UN Convention on the Rights of the Child (UN-CRC)
The UN Convention on the Rights of the Child (UN-CRC) is the most important human rights instrument for children. It was passed on November 20th, 1989, by the General Assembly of the United Nations. It is the most ratified UN-Convention - every member state has signed it, except for the United States. The Federal Republic of Germany signed it on January 26th, 1990, and it came into effect on April 5th, 1992.
The rights of children were written down in 41 articles. They oblige the state to their implementation, that is, to respect, protect and fulfill them. Further 14 articles describe statutory provisions for the implementation of the UN Convention on the rights of the child. According to the UN Convention on the Rights of the Child, children are all people that have not reached the age of 18.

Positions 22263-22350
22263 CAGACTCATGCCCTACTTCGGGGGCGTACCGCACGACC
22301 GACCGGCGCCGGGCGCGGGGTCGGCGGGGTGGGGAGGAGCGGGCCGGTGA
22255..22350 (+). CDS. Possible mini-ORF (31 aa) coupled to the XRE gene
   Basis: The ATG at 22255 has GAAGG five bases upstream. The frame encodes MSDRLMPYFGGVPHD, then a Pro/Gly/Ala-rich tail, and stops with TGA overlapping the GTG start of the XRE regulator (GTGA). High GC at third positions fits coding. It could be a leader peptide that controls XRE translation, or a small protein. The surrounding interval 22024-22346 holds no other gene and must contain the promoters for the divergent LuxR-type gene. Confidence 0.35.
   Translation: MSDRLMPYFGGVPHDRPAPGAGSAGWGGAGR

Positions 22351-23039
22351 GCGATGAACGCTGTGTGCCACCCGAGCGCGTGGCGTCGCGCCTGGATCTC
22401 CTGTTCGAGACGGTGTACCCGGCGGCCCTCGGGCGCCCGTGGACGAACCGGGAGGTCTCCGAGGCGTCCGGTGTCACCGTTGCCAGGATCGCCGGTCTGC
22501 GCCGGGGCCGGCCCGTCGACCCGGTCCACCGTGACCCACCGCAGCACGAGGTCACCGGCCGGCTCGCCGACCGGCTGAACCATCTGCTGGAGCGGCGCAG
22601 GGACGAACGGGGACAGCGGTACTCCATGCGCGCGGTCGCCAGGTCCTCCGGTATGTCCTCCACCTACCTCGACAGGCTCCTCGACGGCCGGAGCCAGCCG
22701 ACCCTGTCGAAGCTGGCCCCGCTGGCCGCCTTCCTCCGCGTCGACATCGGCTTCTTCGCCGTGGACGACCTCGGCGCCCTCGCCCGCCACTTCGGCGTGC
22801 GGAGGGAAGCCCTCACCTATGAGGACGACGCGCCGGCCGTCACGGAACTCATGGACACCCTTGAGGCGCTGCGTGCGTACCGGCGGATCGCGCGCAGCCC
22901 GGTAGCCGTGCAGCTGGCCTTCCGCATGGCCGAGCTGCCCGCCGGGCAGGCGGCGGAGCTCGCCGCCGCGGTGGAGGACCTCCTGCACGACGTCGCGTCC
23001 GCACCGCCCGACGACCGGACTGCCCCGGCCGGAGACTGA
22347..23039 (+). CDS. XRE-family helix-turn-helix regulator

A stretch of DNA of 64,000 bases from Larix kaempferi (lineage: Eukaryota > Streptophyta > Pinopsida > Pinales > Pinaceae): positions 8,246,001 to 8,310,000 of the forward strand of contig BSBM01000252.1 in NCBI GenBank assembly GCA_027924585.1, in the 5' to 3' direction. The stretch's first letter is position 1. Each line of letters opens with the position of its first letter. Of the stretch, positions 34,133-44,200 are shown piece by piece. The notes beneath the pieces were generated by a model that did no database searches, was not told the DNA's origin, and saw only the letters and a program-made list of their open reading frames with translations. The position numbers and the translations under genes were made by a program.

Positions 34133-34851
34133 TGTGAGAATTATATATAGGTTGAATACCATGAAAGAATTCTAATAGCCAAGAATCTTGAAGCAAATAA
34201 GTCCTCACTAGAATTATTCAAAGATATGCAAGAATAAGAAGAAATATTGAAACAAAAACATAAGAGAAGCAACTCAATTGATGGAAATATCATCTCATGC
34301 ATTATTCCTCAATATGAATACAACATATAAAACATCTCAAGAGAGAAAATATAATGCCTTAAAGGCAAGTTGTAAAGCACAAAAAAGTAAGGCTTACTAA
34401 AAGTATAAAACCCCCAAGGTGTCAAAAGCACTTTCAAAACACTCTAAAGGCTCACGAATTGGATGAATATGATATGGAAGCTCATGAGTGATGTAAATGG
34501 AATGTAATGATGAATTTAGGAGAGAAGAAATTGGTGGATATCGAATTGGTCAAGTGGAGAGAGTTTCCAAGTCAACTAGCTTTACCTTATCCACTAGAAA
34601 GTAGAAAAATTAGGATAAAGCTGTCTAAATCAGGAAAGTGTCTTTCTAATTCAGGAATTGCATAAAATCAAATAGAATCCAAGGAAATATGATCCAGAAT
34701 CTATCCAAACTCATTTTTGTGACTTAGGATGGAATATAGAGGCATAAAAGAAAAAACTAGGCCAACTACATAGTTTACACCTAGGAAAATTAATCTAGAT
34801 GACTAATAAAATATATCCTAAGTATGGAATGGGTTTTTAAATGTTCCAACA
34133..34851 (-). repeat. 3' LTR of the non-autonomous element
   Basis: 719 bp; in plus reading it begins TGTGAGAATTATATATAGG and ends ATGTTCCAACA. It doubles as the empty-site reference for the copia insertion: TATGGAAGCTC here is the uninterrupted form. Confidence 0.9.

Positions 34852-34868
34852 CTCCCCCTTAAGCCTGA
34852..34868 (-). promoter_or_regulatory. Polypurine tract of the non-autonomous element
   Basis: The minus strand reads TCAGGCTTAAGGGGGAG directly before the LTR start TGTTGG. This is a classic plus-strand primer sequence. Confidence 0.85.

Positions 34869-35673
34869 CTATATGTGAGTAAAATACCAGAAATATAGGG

The UN-Committee of Experts for the Rights of the Child, which consists of 18 independent experts, monitors the implementation of the UN Convention on the Rights of the Child, as well as the its Optional Protocols. The following three Optional Protocols complement the provisions in the Convention on the Rights of the Child on the following topics: Involvement of children in armed conflicts, Sale of children, child prostitution and child pornography, and Communications Procedure. They have to be ratified by the individual states as well separately. As additional documents the UN Committee on the Rights of the Child publishes General Comments, in which the provisions in the Convention of the Rights of the Child outlined in detail.
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